val f: Any => Any = _ => Box(1)

We have no static guaranties for the result of this function (as its type is Any), but we have strong run-time guaranties: this function must always return a `Box` object and nothing else.

For this function "_it may be applied to an Integer_" means that call to `f` may result in returning Integer which definitely is not what we want.
So, as at call site we in no way can distinguish which `apply` version (returning Box or returning Int) we must call, we have no choice in implementing Function1's
`apply(Object)Object` method: it must be method that always returns Box. So, `apply` returning Integer is not only conflicting with another bridge method, but also wrong and pretty useless: we cannot implement abstract Function1's `apply` with it nor we can use it anywhere we don't have enough information about actual f's type parameters.

So I still believe that mangling methods which have unboxed value class arguments/results (at least methods which overrides/implements those of superclasses/traits) is the only viable solution.

Regards,
Pavel
Re: SIP-15 Value class encoding breaks reflection, structural types Pavel Pavlov 9/15/12 12:00 PM


On Sunday, September 16, 2012 1:44:07 AM UTC+7, Pavel Pavlov wrote:

So I still believe that mangling methods which have unboxed value class arguments/results (at least methods which overrides/implements those of superclasses/traits) is the only viable solution.

Or we can skip unboxing of method's parameter/return types which have not-value-unboxed corresponding parameter/return type in any supermethod (not sure that I expressed this clearly enough).
Re: SIP-15 Value class encoding breaks reflection, structural types Paul Phillips 9/15/12 12:08 PM


On Sat, Sep 15, 2012 at 11:44 AM, Pavel Pavlov <pavel.e...@gmail.com> wrote:
For this function "_it may be applied to an Integer_" means that call to `f` may result in returning Integer which definitely is not what we want.

Maybe it is not what we want, but it's not apparent to me yet that we can't work with it.  Why can't value classes also deal with primitive boxes directly.  The bridge method in the closure would deal only with boxing and unboxing Int/Integers, just as it did before value classes.  Give every value class box and unbox methods in its companion which translate between the value class's personal box and the generic "Integer"-style box.

At call sites where you know nothing, you route everything through standard boxes; at locations where you know more, you can bypass them.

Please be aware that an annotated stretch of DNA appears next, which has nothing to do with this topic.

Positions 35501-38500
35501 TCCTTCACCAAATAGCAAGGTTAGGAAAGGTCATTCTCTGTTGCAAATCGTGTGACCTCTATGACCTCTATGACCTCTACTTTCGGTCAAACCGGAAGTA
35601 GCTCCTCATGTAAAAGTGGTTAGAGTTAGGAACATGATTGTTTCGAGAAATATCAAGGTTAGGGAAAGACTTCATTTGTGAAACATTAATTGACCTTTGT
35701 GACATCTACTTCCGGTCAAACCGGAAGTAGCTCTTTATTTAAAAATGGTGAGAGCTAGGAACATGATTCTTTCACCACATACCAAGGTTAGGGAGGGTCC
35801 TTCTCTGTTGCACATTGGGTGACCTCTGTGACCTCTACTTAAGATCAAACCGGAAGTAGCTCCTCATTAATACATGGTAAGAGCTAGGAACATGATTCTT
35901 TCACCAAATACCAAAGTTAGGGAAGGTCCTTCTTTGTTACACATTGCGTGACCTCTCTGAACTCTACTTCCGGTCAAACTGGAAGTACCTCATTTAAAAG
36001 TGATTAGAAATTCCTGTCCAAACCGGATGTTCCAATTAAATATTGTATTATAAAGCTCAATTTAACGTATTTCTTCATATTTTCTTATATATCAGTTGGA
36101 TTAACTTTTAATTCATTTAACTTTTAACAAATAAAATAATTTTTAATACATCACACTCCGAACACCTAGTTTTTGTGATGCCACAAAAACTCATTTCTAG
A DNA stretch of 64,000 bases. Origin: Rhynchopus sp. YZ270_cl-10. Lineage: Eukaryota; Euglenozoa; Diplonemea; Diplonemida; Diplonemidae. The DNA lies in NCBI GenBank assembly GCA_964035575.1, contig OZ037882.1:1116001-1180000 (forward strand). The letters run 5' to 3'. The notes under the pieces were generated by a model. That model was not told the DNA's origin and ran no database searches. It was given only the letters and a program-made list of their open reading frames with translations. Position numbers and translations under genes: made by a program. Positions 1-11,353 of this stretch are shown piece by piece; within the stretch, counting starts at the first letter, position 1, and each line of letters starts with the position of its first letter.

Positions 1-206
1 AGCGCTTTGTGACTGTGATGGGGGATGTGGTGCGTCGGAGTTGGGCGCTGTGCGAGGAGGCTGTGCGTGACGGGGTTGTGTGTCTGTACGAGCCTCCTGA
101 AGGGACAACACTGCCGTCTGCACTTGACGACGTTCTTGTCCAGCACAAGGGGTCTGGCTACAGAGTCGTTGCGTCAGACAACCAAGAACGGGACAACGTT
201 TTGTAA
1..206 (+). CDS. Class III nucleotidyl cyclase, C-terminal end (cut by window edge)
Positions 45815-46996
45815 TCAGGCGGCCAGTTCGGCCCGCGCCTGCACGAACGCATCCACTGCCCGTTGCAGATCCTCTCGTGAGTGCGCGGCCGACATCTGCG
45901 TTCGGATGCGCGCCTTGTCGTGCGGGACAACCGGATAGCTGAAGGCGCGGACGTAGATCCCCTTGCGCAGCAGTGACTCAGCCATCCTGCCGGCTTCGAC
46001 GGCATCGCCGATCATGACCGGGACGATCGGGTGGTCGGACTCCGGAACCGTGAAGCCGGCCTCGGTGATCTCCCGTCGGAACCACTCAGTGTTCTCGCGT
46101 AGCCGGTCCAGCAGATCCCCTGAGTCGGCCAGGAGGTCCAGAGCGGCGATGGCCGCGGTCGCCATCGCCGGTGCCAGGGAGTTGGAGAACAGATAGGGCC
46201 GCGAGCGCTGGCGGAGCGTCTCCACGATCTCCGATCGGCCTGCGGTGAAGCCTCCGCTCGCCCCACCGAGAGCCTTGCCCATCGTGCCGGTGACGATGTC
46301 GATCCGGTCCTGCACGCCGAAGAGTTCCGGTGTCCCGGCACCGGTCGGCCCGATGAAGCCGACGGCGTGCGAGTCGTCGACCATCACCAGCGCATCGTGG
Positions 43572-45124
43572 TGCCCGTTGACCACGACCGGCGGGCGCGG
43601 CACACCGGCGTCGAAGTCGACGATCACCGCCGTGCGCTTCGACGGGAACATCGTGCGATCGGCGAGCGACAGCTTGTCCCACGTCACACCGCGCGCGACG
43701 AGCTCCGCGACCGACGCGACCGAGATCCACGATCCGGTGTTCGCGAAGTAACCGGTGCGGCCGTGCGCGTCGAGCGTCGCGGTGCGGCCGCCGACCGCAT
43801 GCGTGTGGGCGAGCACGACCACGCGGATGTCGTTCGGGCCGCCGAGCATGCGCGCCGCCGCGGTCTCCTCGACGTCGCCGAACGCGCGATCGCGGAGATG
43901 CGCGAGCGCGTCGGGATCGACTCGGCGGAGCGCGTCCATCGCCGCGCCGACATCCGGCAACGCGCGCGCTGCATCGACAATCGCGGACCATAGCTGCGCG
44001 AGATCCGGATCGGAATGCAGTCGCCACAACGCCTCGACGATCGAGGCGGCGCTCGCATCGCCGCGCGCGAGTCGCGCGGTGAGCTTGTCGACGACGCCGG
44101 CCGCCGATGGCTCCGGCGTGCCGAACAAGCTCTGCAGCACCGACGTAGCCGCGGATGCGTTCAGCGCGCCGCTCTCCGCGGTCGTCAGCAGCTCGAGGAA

Is this conception broken?

By the way, keep in mind that we can overload on return type at the jvm level.  So in principle all these methods can coexist if it serves our purposes:

  (Object)Box
  (Object)Integer
  (Object)Object

Re: SIP-15 Value class encoding breaks reflection, structural types Pavel Pavlov 9/15/12 12:14 PM


On Sunday, September 16, 2012 2:08:41 AM UTC+7, Paul Phillips wrote:

By the way, keep in mind that we can overload on return type at the jvm level.  So in principle all these methods can coexist if it serves our purposes:
  (Object)Box
  (Object)Integer
  (Object)Object

Of course, they can coexist, but how you will call them?  Via reflection? Or will you generate extra interfaces declaring methods with such signatures?
Re: SIP-15 Value class encoding breaks reflection, structural types Paul Phillips 9/15/12 12:19 PM


On Sat, Sep 15, 2012 at 12:14 PM, Pavel Pavlov <pavel.e...@gmail.com> wrote:
Of course, they can coexist, but how you will call them?  Via reflection? Or will you generate extra interfaces declaring methods with such signatures?

I figure we generate them based on local knowledge.  It may have to have a generic (Object)Object method, but it's not like we don't generally know from surrounding context what sort of boxed types are of particular interest.

Re: SIP-15 Value class encoding breaks reflection, structural types Pavel Pavlov 9/15/12 12:30 PM
If you (I mean scalac) resrict youself with creating only one anonymous class (let's call it $anon) for each closure then you have two cases:
1) val f has type `$anon`. In that case any call to `f.apply` may be devirtualized and inlined. I believe scalac inliner is exactly the one who hould care about this.